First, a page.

Thursday, March 3, 2011

The purple menace

So my lovely, vigorous moonflower seedling has been gradually turning purple over the last several days. What's up with that? The purpleness started with the stem and crept its way up into the veins of the seed leaves. The leaves themselves are now a mottled with yellow, green, and purple-black areas instead of the healthy green of a couple days ago.

February 28: Lower stem purple but otherwise healthy looking

March 1: Seedling still looks healthy ...

March 1: ... and so I'm not worried yet

March 3: Now worried. Purple stem, veins. Leaves purple-black, yellow. Sad trombone.

Even though some other seedlings also have purple stems, and true leaves appear to be emerging from this moonflower seedling (see below), the seed leaves look pretty unhealthy. Am I worrying too much?

Moonflower crotch shot. Wonder what kind of search engine referrals this will bring?

Some googling leads me to believe that this may be due to impaired phosphorus uptake and the resultant  increased concentration of anthrocyanins in the plant due to restricted transport of sugars around the plant. Possible culprits include restricted root growth (compacted soils), too-cold or too-moist soils, too much light, or a shortage of micronutrients (B, Fe, Mg) (Why are corn seedlings turning purple?Purple pepper leaves, Help! My seedlings are turning purple, what do I do? Function of phosphorus in plants). Given that it's pretty warm in the propagator, the soil is moist-but-not-wet, and there's a rootlet poking out of the drainage hole at the bottom of the pack, I am leaning towards restricted root growth. Time to pot it up, I guess ...

Hopefully the toilet paper rolls are deep enough for the moonflower seedlings in Dirt Gently's Nursery for Slightly Fungus-ridden Toilet Paper Rolls.

In the same plastic 4-pack as the purple moonflower, a couple of "chinese spinach" seedlings seemed to have succumbed to damping off, or maybe they were just weak to begin with. I will have to keep an eye on things. I wasn't so concerned about how purple they were because that's how they came up.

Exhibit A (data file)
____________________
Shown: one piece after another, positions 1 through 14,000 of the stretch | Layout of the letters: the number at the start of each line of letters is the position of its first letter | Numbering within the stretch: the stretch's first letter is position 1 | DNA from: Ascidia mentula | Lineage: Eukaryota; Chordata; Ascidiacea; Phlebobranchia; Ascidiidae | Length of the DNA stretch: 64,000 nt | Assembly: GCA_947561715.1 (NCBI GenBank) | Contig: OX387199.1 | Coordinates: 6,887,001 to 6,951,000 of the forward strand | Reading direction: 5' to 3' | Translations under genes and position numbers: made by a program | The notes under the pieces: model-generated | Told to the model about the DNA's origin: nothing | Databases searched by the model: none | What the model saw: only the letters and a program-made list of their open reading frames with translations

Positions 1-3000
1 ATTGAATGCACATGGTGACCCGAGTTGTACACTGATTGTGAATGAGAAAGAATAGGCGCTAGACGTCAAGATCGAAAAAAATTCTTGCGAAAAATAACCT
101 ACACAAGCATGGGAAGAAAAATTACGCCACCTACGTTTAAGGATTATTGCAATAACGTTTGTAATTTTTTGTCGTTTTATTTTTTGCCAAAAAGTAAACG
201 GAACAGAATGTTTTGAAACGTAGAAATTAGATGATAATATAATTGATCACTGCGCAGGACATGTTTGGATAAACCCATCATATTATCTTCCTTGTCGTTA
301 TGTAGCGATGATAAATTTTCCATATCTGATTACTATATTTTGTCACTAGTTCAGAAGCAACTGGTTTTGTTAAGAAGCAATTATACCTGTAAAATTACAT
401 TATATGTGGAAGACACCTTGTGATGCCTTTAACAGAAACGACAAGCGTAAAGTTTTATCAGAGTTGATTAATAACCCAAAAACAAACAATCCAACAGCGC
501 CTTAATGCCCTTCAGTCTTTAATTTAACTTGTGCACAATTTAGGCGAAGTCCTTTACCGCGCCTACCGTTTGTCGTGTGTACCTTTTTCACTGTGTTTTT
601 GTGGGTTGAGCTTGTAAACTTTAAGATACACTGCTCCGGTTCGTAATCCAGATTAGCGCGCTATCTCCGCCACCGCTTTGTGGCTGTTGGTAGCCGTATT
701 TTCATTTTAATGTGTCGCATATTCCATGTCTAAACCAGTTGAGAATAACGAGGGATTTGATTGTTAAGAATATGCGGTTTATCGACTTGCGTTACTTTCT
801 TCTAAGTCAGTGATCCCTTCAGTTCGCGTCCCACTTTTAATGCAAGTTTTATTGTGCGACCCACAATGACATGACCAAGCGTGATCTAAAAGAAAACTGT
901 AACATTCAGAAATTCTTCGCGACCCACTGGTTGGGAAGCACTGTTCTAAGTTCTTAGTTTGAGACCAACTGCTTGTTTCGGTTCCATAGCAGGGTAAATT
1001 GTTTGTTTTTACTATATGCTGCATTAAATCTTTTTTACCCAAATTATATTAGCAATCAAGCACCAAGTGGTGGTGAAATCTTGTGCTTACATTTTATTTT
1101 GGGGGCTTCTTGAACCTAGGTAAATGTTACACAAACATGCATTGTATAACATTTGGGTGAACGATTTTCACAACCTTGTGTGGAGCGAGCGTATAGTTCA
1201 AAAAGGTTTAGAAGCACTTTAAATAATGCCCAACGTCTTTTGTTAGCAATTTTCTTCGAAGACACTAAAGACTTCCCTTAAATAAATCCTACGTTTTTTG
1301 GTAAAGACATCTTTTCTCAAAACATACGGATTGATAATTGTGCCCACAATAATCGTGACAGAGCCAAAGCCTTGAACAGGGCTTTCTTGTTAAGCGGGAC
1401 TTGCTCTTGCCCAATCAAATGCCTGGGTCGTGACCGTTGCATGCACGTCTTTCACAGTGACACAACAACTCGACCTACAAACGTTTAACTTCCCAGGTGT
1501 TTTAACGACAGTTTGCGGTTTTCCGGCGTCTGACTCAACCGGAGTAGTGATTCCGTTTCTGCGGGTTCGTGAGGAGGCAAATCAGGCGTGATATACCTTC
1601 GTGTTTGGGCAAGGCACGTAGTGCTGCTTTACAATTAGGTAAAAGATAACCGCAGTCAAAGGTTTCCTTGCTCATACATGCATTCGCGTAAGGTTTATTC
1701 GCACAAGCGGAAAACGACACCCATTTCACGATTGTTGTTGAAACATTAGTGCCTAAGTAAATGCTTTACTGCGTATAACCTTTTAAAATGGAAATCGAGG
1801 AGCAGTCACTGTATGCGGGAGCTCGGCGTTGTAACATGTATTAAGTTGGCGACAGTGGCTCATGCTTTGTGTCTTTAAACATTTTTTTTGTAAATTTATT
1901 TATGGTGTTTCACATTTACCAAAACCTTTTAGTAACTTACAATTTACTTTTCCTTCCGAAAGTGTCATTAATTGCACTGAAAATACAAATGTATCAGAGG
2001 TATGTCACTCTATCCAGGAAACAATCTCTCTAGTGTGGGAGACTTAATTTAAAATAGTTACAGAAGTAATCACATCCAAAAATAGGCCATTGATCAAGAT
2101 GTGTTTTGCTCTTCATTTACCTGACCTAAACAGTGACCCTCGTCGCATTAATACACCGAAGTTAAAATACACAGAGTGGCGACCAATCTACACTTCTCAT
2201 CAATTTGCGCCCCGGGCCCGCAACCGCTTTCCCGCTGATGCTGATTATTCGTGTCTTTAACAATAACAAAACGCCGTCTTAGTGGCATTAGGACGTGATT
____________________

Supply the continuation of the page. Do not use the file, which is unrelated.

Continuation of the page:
February 27

February 28

March 1: 2 weak-looking seedlings top centre

March 3: Weak seedlings die

March 3

It looks like even more little lithops seedlings have appeared overnight. They are delivering 100% concentrated happy like champs.

Meanwhile, in Dirt Gently's Nursery for Slightly Fungus-ridden Toilet Paper Rolls, the seedlings keep on coming up and the white fluffy fungus seems to have mostly disappeared. You can see that the spinach and bok choy seedlings are starting to develop true leaves. Like the moonflower, the stems of some of the seedlings are also turning purple, but it can't be because of restricted root growth: the seedlings are tiny, and there's at least 3" of medium in the TP rolls.

February 28: bacopa seedlings emerging from pellet
March 3: Bacopa seedlings
Bok choy: 94% germination!
Purple in front, green in back. WTF?
True leaves developing on most bok choy seedlings

March 3: Spinach

March 3: Spinach true leaves budding

March 3: Cape daisy with 100% germination

March 3: Tree & Twig carrots
 The ivy geraniums continue to bloom under lights.


  1. Excellent post, I like to see what other people are growing via seed. It's a game of patience really, but satisfying to be part of the whole process.

  2. My moonflower stems also began to turn purple, but the way it happened made me assume it was getting darker due to sun exposure, and I never worried about it - but it never traveled up to the leaves. The first leaves are indeed all mottled and kinda weird looking, but my seedlings now have their first set of true leaves and they look great - I think the crotch shot shows pretty healthy new growth on yours.

  3. Thank you! I'm a pretty impatient person by nature, and growing from seed has been teaching me that maybe there's something to this whole patience thing after all :)

  4. Yeah, I didn't really worry about the purpling when it was happening in the stems because this is happening to more than one kind of seedlings that I've started this year, but when the leaves turned all gross-looking is when I started panicking.

    Some folks have suggested that I give the seedling a gentle feed with fish emulsion to see if the little guy perks up, and I think I'll do that. The worst that could happen is I waste some perfectly good food on something that can't use it yet ;)

    Do you have a blog? I'd love to see what your seedlings are up to.

  5. I JUST started my own blog, literally, a few days ago. But I hope to update as often as possible in the future - I love these little grow alongs! I also started the lithops from seed after reading about it on yougrowgirl - will update on those as well.

  6. I've read that purplish leaves spreading to the tops and stems is caused by lack of phosphorus, which causes stunted roots. This is sometimes caused by a lack of phosphorus in the starting mix or because it is too alkaline. I'm not sure but you may want to try a different seed starting mix.

  7. I never considered pH. Could very well be. The seedling is definitely growing a little slower than its brother who germinated earlier, but I translated him today into regular potting mix. Whatever the problem was, this will hopefully solve it.